You need armor to face the cold

Dry air, both hot and cold, is your skin's worst enemy - - but you have weapons

December 26, 2004|By Tanika White | Tanika White,Sun Staff

As you hurry each day from your heated car to your heated office or home -- with your extra layers and your cold-weather gear -- you feel like you can barely tell that winter has arrived.

But your skin can.

As the weather gets colder, the air gets drier, and your face bears the brunt.

Dry skin. Cracked skin. Red, irritated, tight-feeling skin.

While your first instinct may be to hide behind a fluffy scarf or cover up with a ski mask, aestheticians, doctors and other skin experts say these are signs that, instead, you should be paying more attention to your skin-care program.

We asked three skin-care enthusiasts to tell us the three most important ways that women (in particular) can prevent problem skin in these colder months.

Here's what they had to say:

n Moisturize, moisturize, moisturize.

Hydrating the skin is important year-round, but in the winter, it's especially so.

"The humidity level drops in many places during the winter, causing the air to become dry. Coupled with indoor heating, as well as hot showers and baths, a woman's skin can become stripped of moisture and feel dry, cracked and irritated," said Lynn Laboranti, a registered nurse with Olay Vitamins, which were specially formulated for skin health and beauty.

In order to combat the drying effects of colder weather and cranked-up heating units, it might be helpful to change moisturizers, said Joe Plymale, a skin specialist / educator with Philosophy skin- care products.

"I'd go with something a little heavier, a little more moisturizing formula," Plymale said. "If you're using something that's oil-free, maybe go to something that's a cream."

n Hydrate from within.

That old saying, "beauty is only skin deep," isn't exactly true. If your insides are starving for healthy foods and nourishing liquids, it'll show up on your face, experts said. Especially in the winter.

"It's not just what you put onto your skin, but what you put into your body that makes skin beautiful," Laboranti said. "Feeling good and looking good are intrinsically linked."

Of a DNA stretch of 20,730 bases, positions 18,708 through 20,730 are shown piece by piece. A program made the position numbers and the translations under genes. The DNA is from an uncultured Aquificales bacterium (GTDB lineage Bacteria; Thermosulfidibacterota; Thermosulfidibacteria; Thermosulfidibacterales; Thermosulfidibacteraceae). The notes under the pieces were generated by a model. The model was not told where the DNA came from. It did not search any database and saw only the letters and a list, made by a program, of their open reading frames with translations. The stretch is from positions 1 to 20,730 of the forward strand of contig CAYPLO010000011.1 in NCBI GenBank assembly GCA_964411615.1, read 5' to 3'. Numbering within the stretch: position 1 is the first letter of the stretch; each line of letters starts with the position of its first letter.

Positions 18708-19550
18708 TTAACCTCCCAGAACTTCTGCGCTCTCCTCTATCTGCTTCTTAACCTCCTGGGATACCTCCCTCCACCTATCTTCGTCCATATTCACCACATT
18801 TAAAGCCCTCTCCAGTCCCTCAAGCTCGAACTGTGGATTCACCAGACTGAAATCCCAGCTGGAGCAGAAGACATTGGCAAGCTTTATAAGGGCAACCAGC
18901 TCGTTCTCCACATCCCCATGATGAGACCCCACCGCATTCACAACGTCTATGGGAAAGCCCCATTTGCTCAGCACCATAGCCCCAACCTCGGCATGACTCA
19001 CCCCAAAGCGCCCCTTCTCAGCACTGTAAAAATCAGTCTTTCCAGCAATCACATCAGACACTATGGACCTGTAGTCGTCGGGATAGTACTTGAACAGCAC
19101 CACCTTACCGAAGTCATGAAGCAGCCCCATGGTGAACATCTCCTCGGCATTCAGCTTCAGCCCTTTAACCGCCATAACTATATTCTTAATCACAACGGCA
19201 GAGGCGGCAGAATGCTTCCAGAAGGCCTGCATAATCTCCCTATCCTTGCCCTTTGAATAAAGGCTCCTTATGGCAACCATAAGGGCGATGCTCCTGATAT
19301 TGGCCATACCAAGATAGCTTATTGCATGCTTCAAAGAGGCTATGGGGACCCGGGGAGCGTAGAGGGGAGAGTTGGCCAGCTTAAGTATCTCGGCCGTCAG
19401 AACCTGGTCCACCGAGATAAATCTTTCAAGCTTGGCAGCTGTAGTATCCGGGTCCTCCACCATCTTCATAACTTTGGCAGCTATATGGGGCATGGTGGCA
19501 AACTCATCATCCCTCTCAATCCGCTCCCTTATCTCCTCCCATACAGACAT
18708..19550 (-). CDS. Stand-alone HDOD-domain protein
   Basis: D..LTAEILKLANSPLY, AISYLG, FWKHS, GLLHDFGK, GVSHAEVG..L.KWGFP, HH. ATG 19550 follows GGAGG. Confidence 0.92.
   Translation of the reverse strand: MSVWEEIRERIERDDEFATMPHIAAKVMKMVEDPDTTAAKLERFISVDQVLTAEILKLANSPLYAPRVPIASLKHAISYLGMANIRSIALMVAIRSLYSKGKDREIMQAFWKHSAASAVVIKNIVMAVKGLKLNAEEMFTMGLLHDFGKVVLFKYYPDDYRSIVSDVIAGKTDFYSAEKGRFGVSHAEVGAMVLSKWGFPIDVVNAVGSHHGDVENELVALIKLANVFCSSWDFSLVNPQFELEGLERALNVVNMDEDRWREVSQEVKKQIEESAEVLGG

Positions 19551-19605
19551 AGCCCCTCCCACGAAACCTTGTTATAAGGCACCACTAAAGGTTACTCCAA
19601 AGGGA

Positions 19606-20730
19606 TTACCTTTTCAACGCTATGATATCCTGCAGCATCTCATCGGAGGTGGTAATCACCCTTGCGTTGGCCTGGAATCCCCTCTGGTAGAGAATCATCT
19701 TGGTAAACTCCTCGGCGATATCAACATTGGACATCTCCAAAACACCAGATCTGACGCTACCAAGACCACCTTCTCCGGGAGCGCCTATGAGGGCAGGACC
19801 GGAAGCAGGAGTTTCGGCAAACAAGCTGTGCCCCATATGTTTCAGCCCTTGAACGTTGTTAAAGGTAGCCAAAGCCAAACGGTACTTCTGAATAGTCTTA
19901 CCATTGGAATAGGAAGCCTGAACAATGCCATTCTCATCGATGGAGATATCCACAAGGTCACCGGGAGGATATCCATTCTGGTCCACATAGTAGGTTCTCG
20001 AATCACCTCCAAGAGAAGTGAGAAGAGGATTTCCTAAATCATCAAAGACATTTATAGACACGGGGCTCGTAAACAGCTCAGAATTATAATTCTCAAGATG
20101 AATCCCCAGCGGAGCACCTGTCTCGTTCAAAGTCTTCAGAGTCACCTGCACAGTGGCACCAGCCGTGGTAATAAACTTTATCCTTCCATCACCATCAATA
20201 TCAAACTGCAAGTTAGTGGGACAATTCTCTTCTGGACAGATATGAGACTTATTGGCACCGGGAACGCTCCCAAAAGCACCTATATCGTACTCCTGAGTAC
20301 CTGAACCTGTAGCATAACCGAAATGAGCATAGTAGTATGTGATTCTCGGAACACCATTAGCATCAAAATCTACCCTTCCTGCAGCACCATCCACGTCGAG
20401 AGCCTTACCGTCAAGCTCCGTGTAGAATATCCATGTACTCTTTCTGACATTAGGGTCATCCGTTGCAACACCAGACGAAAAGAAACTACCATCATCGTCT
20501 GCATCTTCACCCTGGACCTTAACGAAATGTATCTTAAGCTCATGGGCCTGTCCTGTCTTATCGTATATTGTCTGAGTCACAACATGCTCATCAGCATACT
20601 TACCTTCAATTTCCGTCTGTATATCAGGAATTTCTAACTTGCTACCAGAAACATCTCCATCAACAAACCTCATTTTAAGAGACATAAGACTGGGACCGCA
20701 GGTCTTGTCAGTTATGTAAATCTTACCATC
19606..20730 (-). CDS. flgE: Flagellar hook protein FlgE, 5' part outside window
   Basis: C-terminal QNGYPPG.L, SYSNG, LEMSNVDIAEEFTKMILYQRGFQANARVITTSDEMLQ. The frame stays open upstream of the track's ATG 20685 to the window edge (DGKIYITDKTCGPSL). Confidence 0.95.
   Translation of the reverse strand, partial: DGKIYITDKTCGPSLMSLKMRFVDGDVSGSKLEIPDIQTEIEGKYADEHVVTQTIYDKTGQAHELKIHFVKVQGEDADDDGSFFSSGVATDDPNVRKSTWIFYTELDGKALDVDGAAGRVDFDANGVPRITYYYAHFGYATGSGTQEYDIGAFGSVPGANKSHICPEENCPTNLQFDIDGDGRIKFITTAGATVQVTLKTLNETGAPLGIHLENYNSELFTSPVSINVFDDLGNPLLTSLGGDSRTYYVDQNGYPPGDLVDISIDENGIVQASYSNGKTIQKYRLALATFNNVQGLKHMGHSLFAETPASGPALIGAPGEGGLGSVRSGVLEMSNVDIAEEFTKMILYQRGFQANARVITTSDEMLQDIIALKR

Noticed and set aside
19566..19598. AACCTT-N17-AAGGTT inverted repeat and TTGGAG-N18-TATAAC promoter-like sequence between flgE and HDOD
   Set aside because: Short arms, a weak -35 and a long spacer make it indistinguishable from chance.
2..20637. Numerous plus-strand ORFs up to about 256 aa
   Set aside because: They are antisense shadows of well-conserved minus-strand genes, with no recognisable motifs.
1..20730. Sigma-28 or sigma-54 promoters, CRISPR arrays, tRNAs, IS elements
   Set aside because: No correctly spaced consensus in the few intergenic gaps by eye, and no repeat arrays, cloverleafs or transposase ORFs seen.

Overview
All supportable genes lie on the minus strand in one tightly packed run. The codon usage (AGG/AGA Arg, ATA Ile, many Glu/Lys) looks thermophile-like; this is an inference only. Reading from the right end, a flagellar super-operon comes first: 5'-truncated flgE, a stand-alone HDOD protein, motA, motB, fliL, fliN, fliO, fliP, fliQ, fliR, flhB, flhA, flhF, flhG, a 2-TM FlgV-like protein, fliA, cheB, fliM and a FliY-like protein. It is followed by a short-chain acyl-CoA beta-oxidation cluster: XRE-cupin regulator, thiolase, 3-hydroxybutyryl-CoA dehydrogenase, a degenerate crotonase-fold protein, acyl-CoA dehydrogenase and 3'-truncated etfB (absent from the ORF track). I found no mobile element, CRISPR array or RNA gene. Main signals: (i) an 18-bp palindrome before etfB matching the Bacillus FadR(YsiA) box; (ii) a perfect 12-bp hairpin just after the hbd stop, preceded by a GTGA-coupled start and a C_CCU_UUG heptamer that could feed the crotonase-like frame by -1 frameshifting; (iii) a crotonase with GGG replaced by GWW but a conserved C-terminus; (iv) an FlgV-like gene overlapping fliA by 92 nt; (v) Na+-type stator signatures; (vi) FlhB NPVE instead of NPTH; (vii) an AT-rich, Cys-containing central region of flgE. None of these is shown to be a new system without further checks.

To that end, drinking lots of good old-fashioned water is crucial.

"Staying hydrated helps keeps skin soft and supple," Laboranti said.

It's easy to drink your eight glasses a day when it's scorching outside, but skin in the winter is even thirstier. So if you absolutely must have your double latte on the way in each morning, exchange your lunchtime Diet Coke for a big glass of agua. And have the waiter bring you water and wine at dinner tonight.

Getting enough sleep and exercise and maintaining a healthy diet also are important, Laboranti said. Skin-friendly diets are those rich in fruits, vegetables and essential fatty acids, found in foods such as fish, for example. Salmon, mackerel, herring and tuna are good sources of essential fats.

n Don't overcleanse, or overexfoliate.

Throw away that bar of soap! Experts say that many of the cleansing products women use are too harsh for the winter. Soap, which is extremely drying, is one item. Many exfoliators, masks and scrubs also are culprits.

Though it's important to exfoliate (slough away dead skin cells) even in the winter, don't be overzealous about it, said Barry Cohen, a Maryland-based plastic surgeon and chairman of Total Skin Care, LLC.

"You're constantly running a balancing act of wanting to keep your skin hydrated, but wanting to keep your skin turned over," Cohen said. "It's a little bit more challenging in the wintertime than it is in the summer. You may need to go back to [exfoliating] every other day or every third day if you find yourself getting excessively dry."

Cohen also said women can use one of several new products on the market -- including a new line he co-founded called pH Advantage -- that contain a humectant called hyaluronic acid.

"It actually draws water into the skin," Cohen said.

Plymale, of Philosophy, said using "enzymatic" exfoliators -- which slough cells by using enzymes, not harsher beads or scrubbing agents -- are other alternatives in the colder months.

Although we asked for only three tips, none of the experts could resist advising women -- and men -- to remember to use sunscreen even in the winter. The sun's harmful rays are still reaching your face, even if its heat isn't reaching your thermostat.

And be consistent, Plymale said. Maintaining healthy skin should be a daily routine -- not an afterthought when your skin becomes dull, dry or sallow.

"Skin care isn't fast food," Plymale said. "So if you wait too long, you're not going to get the results you want."

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